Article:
Do hyacinth multiple by itself next year or I need to do something about it myself? if not then can you please tell me the steps and the time to do that? Thank you so much.
You can reproduce Hyacinths reproduce in two ways, one way is to follow Mother nature’s course: That is propagating by seed or with offsets. Propagation by seed will require some patience, as once ripened seed is collected, they must be planted in trays and kept in a cool spot, undisturbed for one year. Even after transplanting you will have to wait for several years for these new plants to flower.
Mature plants will slowly produce offset or bulbets at the base of the bulb. These can be gently pried off the mother bulb and planted directly into the garden. Again, it may take a hyacinth several years to produce offsets and then it will take several more years for those offsets to produce flowers.
You can also boost nature along by using one of the following techniques to produce multiple new offsets in a slighter shorter time frame; These techniques are known as scooping and chipping:
First, the entire basal plate of a dormant bulb (i.e., where the roots grow) is scooped out by a sterilized scalpel or sharpened teaspoon, making a crater. The outer rim is left intact. This exposes the base of the leaves that cover the bulb. Dip the bulb in fungicide. Scooped bulbs should be placed (with cut surface facing upwards) on a layer of moist, coarse sand in a dark, warm place keeping the sand moist after around 3 months, little bulbs will form on the cut surfaces of the scooped area. In late fall, plant both the main bulb along with its attached bulblets right-side up and cover with 5-7.5 cm (2-3 inches) of soil. Once the mother bulb’s leaves have died in the early summer, lift the new bulbs, which should be around the size of peas (the mother bulb will have died). Plant the bulbs in beds or pots, lifting and replanting every year until they reach full size. It may take 4 or 5 years before the bulbs will flower.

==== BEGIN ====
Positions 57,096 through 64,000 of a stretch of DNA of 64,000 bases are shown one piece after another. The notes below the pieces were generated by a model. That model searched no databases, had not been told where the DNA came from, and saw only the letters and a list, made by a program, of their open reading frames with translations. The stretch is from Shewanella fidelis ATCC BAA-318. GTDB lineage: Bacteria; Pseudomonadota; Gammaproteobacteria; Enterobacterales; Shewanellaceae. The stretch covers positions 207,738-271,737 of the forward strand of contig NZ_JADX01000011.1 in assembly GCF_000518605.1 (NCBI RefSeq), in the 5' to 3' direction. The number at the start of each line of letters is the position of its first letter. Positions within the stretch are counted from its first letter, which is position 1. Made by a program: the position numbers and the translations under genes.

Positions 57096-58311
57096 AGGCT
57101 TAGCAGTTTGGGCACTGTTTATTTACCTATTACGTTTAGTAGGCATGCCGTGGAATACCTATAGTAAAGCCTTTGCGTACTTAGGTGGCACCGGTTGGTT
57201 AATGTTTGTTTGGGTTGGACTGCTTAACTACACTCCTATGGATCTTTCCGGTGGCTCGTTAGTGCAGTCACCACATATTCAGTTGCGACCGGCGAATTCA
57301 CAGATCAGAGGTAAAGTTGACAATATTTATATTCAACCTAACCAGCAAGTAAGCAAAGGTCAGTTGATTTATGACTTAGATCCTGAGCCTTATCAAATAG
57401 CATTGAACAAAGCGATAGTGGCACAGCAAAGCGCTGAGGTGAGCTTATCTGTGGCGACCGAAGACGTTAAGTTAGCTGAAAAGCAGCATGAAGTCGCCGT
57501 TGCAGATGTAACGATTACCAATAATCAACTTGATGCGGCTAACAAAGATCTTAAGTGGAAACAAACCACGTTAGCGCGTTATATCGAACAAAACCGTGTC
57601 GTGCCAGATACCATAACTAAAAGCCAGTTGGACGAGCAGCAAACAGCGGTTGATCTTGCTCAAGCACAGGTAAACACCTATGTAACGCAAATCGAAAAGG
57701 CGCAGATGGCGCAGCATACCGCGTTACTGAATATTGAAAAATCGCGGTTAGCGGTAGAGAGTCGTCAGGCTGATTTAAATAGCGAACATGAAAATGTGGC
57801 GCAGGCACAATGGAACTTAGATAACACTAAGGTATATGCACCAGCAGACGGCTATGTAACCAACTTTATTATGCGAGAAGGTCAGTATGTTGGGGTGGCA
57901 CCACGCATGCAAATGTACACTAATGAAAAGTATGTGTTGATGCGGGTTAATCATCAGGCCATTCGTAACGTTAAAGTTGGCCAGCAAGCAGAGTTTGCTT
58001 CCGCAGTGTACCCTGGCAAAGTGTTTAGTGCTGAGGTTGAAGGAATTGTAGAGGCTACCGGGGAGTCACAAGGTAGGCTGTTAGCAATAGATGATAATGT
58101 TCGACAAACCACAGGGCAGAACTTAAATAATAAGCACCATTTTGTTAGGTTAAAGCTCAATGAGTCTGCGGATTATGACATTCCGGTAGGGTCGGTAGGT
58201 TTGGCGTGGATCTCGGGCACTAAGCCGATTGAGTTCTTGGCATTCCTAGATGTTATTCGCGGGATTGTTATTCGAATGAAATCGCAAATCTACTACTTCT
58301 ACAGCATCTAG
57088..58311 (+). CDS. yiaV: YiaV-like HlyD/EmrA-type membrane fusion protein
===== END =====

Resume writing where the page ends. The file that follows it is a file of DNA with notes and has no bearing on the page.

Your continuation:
Another way to propagate hyacinth bulbs is by chipping, which involves using a mature dormant bulb. Remove the outer skin and trim the roots, take off the growing tip and nose of the bulb. With the basal plate at the top, cut (chip) the bulb into 8-16 similarly sized sections. Ensure that each chip has a portion of the basal plate. Treat with fungicide. Drain the chips for 12 hours, then place them in a clear plastic bag that contains fine vermiculite (10 parts) and water (1 part). Blow the bag up (as you would a balloon) and seal it. Keep it in the dark at 20 degrees C (68 degrees F) for around 3 months and check from time to time to remove rotting chips. The layers (scales) of each chip should separate out, with bulblets forming between the layers, right above the basal plate. Pot up each chip individually, with the basal plate facing down and cover the little bulbs by 1 cm (1/2 inch) of compost. The scales should remain exposed and will slowly rot as the bulblets grow.
A word of caution: It is best to wear gloves when handling Hyacinth bulbs as some people experience an allergic reaction, the bulbs can release oxalic acid and irritate the skin.
You may find the following sites useful for the care and propagation of Hyacinths.
RHS. Hyacinths. https://www.rhs.org.uk/advice/profile?PID=614
RHS. Bulbs: propagation. https://www.rhs.org.uk/advice/Profile?pid=101